admit they have never investigated any of the criminal allegations documented
through sworn testimony and authenticated State records at the evidentiary hearing
conducted by the Attorney General’s office itself.
Benedek v. Olens. When the courts denied Benedek’s amendment to his complaint to
add the RICO claims for the above-named criminal offenses in Benedek v. Adams-
contrary to Georgia law that gives the courts no discretion to deny such an
amendment prior to entry of a pre-trial order—Benedek filed his RICO claims in a
separate action. Benedek added Attorney General Sam Olens as a party to the
second suit in response to Olens’ failure to address the involvement of his own office
in the alleged evidence tampering, improper influencing of witnesses, and
subornation of perjury. Moreover, the Attorney General is claiming immunity,
under law applicable only to a tort action for defamation, for these criminal
violations, on behalf of himself and all other State defendants. Surely you will agree
it is self-evident that the consequences of broadly immunizing state agencies and
officials for criminal conduct in office are not acceptable on any level.
As previously stated, there is extensive documentation of the ongoing pattern of
alleged criminal activity, as well as attempts to conceal it. This documentation,
moreover, consists largely of official documents of the Board of Regents itself, as
well as sworn testimony in the related proceedings. We would be happy to share
with your office all the evidence—which also has been and remains available to the
Board of Regents and the Attorney General. In some instances, both agencies have
admitted in official public statements that they have not investigated this evidence
that is in their possession already.
Aside from the defense of these actions in court, the Attorney General has admitted
in public statements that his office has not investigated any of the criminal
allegations or documentary evidence available to him. The Attorney General has
stated that he has not investigated any of these cases because they contain “no
credible allegations.” In spite of the criminal violations that are alleged in detail with
great specificity, and the documentary evidence readily available to support the
allegations of criminal conduct, the Attorney General has dismissed the allegations
as “outlandish conspiracy theories,” admittedly without investigating either the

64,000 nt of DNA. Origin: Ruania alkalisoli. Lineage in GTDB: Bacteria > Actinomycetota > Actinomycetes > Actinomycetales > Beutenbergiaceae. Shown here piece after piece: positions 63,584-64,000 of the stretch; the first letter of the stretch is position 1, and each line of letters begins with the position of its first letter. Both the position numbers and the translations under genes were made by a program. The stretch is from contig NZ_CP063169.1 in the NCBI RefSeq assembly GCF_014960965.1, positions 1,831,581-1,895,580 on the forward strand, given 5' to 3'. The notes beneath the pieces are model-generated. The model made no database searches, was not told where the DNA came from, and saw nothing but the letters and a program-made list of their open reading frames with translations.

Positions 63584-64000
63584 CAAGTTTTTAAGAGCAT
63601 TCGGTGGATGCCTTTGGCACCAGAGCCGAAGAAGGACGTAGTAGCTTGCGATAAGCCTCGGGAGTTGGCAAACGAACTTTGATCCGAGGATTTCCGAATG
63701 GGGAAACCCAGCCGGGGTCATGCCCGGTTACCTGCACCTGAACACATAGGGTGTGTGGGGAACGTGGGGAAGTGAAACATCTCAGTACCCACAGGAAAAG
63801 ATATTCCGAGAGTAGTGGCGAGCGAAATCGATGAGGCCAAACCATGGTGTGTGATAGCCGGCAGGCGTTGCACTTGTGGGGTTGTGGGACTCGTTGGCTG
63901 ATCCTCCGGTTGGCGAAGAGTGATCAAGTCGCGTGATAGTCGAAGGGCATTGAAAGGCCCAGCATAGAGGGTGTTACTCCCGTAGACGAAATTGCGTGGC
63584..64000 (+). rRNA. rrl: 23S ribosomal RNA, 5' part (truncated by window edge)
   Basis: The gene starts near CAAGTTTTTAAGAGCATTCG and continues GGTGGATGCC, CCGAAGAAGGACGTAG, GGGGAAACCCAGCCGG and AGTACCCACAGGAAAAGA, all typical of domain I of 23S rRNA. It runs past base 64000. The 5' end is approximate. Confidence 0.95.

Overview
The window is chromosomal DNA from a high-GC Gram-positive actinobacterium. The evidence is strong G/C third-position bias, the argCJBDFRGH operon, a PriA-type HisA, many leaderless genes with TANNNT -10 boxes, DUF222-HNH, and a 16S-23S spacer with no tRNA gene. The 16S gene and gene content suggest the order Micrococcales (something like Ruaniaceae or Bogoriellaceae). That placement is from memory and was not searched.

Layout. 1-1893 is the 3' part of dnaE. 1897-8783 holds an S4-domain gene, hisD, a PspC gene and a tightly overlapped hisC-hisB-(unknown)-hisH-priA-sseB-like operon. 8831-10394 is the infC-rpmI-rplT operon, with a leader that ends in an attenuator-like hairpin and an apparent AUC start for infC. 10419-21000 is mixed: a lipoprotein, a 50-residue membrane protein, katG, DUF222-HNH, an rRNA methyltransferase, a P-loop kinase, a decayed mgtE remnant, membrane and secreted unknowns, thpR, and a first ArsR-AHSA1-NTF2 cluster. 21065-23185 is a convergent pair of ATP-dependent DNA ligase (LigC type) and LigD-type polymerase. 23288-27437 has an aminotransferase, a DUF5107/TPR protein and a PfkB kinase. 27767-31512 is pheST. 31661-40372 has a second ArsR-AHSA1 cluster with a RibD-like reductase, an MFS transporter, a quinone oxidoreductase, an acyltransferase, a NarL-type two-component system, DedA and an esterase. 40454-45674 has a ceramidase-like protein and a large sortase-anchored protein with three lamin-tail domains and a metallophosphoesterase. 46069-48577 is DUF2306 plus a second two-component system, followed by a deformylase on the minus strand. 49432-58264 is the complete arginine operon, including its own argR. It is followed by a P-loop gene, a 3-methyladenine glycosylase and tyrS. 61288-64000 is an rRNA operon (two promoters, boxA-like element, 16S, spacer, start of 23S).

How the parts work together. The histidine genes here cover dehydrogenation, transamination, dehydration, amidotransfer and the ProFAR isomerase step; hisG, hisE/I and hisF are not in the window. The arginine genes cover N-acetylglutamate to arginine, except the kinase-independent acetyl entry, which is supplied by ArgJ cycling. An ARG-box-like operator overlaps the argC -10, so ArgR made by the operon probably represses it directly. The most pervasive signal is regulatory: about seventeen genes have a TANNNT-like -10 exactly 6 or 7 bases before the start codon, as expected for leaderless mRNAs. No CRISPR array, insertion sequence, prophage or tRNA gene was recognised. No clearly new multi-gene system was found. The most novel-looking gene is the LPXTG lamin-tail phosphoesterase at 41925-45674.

allegations or their documentation in official State agency records, such as the USG’s
self audit with respect to Georgia Perimeter College or the written correspondence
documenting the illegal manufacture of evidence in the Benedek case.
Of course it is especially problematic for the Attorney General to rely on such self-
serving statements, admittedly without investigation, when the allegations address
wrongdoing in the Attorney General’s office itself, as well as by the Attorney
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GeneraI’s USG clients. The Attorney General’s defense of these actions involving
allegations of criminal activity, admittedly without investigating evidence of the
underlying crimes, clearly violates the Attorney General’s ethical obligations under
Georgia Rules of Professional Conduct 1.2[d], 1.6[b](1][i], 1.7[a&c], 1.16[a}[1], 3.1,
3.3, 3.4[a&b], & 4-.1.
It has also been documented through sworn testimony of State agency officials [not
merely the Plaintiffs’ contentions) that Board of Regents and Attorney General have
1 actually engaged in active concealment and withholding of evidence of criminal
wrongcloing—and, of course, that concealment and withholding is itself also a
potential criminal violation under OCGA §§ 16-10-20, 16-10-94 8t 16-14-3[9][A).
For these reasons, including the Attorney General‘s admitted refusal to investigate
these criminal matters involving his own office, we urge you to go ahead and
appoint a Special Attorney General to investigate these well-documented allegations
‘ of a pattern of criminal activity within the USG and Board of Regents, pursuant to
your authority under OCGA § 45-15-18.
We think you will agree that these institutions must retain a single-minded focus on
public service directed to the education of Georgia’s young people and not be
diverted by personal agendas or drawn into a mire of self-serving conduct that in
any way violates the Criminal Code of Georgia.
Please let us know if you have any questions or if we can provide additional
information or documentation, including the documentation that is already
available to the USG and Attorney General. Thank you for your immediate attention
to this request that is so critical to the well-being and future of our State.
Sincerely,